To be continued

Wednesday, October 19, 2005

October Favorites

Council in heaven
Geoff talks about the idea that there may be quite a few physical worlds in which we live and progress. Like many others I may be misunderstanding his post, but it seems one of the things being said is that the Kingdoms are descriptors of personal character rather than exclusionary spheres of existence. Thus a traditional telestial person who has been around for a while may be sharing an existence with a traditional celestial person who has not been through much yet. They both have the same character, only one has had to suffer and pay for their sins themselves going through several more steps, the other used the atonement, saving quite a few steps.

angels, what good are they?
Don asks why angels are doing things that the godhead should be capable of? This is an interesting question to me. It seems one can explain this by saying
1. God lets angels act for them so they continue progressing in his image. In this way they learn how to act like he does. ie the standard reason we give for our laity having callings.
2. God is a busy person and uses this help to accomplish those things he feels are important, and are impractical for him to do himself. (Kurt's comment)
3. God's unlimited protestant like omnipotence means that angels are used because we are not worthy to experience things directly from him. Intermediates are necessary. (no Catholics seemed to comment)
4. The godhead is the vehicle in whose name angels act. ie, the play the part thye need to as long as things are seamless. I forget the fancy name given to this type of role playing.

The main issue at Issues in Mormon Doctrine took a while for comments to get roling. You could probably hear all the gears grinding as people worked through the problem or stalled out from the challenge. I still have a few posts that are half finished from tangential ideas brought up.

Monday, October 17, 2005

Religion - the purpose of a shared story

As I was reading the final chapter in Twitchell's "Branded Nation", there was an interesting statement, "humans congregate to share stories." From this perspective shared history, commonly understood images and attitudes are what enables communication and hence society.

My last few posts seemed to have been dealing with the purpose of traditional religion. Perhaps our strongly individualized society has lost sight of the benefits of shared stories. Indeed, the book of mormon seems to stress how important unification was. Unification, in their case based on religion, seems to mirror their level of righteousness, and ultimately their survival.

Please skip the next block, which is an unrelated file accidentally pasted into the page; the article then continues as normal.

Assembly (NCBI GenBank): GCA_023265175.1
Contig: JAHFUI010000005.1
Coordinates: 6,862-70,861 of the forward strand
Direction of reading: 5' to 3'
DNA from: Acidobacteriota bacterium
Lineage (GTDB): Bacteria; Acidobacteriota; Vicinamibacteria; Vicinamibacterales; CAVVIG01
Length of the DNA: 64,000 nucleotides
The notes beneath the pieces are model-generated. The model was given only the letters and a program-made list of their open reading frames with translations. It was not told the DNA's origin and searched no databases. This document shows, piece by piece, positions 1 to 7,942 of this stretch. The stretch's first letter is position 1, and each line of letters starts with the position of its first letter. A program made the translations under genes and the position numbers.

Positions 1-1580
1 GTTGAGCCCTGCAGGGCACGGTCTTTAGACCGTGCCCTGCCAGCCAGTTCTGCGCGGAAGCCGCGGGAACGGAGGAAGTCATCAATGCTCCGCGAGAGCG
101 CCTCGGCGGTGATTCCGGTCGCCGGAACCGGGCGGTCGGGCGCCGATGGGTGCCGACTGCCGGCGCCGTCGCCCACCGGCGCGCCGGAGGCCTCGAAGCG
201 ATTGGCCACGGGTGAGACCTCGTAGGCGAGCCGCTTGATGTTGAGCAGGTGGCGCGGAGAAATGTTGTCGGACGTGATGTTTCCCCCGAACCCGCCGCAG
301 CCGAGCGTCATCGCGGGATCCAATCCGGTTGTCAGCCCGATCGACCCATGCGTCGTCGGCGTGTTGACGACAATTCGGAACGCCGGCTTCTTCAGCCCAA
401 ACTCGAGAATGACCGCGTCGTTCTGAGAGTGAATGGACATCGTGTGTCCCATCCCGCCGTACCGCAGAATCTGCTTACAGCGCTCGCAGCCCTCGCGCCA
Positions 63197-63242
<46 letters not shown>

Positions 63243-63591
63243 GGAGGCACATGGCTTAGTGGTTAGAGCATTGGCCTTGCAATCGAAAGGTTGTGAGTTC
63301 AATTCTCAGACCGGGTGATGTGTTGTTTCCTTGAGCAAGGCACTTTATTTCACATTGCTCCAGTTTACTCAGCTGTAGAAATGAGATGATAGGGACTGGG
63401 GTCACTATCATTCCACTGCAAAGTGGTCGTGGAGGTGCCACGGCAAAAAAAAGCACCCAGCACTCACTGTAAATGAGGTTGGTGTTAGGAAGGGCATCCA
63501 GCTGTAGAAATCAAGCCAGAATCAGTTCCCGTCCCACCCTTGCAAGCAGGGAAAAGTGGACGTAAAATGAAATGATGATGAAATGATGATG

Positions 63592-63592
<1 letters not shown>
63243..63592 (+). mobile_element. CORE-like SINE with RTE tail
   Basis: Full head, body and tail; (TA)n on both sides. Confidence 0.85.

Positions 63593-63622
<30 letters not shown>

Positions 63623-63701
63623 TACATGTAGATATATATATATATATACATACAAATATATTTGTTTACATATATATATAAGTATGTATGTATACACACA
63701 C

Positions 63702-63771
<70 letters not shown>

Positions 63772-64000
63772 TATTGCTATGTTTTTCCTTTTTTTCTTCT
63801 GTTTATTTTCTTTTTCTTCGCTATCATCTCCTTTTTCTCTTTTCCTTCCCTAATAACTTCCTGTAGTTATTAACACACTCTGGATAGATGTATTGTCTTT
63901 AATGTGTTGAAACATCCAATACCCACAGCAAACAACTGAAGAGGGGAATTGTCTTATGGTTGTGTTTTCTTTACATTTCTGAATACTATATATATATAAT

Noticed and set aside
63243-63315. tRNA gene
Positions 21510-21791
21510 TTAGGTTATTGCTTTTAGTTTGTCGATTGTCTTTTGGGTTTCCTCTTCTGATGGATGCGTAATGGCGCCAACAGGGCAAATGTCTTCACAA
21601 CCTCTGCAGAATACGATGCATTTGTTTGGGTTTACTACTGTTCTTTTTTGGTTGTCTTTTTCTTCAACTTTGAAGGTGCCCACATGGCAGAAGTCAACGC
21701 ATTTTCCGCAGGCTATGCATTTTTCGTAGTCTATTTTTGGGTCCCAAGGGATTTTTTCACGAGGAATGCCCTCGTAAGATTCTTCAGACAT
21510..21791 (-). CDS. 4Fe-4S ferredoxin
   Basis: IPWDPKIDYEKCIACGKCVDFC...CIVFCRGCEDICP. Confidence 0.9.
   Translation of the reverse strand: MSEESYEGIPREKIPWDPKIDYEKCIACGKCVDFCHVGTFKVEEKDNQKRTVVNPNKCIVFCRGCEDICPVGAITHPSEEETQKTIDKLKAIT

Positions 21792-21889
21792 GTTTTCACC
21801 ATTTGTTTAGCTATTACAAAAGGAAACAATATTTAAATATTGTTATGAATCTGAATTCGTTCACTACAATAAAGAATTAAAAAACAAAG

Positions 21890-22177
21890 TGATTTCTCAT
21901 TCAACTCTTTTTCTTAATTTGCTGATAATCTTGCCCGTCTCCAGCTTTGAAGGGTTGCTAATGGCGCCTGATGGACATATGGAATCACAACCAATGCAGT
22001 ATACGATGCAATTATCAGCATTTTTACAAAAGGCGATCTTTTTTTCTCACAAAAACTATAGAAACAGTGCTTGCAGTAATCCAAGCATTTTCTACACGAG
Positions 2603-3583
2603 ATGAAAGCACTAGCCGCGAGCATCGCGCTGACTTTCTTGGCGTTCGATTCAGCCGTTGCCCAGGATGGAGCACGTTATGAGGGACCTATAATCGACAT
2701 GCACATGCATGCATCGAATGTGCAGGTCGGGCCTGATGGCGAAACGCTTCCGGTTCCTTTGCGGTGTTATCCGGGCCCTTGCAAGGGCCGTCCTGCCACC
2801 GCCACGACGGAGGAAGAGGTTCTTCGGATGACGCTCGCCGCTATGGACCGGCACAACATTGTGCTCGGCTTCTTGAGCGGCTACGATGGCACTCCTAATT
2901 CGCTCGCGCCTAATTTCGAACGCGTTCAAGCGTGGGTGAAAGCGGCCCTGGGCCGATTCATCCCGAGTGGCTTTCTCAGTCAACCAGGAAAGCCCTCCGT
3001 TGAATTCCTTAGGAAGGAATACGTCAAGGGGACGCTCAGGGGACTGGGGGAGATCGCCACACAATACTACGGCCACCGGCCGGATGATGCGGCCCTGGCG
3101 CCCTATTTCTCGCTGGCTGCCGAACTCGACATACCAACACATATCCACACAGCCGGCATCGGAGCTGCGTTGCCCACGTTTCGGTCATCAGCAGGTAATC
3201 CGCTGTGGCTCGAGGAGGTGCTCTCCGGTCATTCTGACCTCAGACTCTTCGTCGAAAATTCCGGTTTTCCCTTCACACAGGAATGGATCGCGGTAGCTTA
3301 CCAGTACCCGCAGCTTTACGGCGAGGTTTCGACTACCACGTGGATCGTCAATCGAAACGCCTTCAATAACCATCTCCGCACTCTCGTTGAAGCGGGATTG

Perhaps it is an overly selfish idea to believe that we can discover tall the mysteries of godliness through an individual based exploration. Perhaps traditional religious tendencies are important because of the need for strongly uniting stories. Something is needed that enables disparate groups to share a common language (or story) thus enabling communication.

Now I don't think brand spin is what is sought for this unifying story. It seems like one purpose of religion is to force us to admit that what I can do will only take me so far. Why? Well one could argue that limiting ourselves to one's own experience will only actualize things that already exist rather than reveal things that are new.

Personally, I find this explanation rather weak. Instead it seems more logical to believe that limiting ourselves to our own capabilities may result in a plodding progression that distances ourselves from those who are at the forefront of creation. Using more religious terminology, one would say that relying upon ourselves as a light distances us from Christ and the way in which he reveals the Father.

Now if there is a point destination for god, one really has a hard time arguing than slow steady progression will never lead us to exaltation. Even if relying on ourselves results in an incredibly slow progression, with infinite time, all that matters is the direction, not the degree of the slope. Because of this one usually interjects that some hurdles must be passed that allow continued progression. ie, you must have the gift of the holy ghost or else you can only go so far, you must have a temple marriage or you can only go so far, you must be baptized or you can only go so far, etc. However one could take a different approach and say with a continually increasing God, the only way to stay in communion with him is to progress at a sufficiently quick pace. Abraham 3:19 seems a possible hint at this, although there are certainly many other explanations.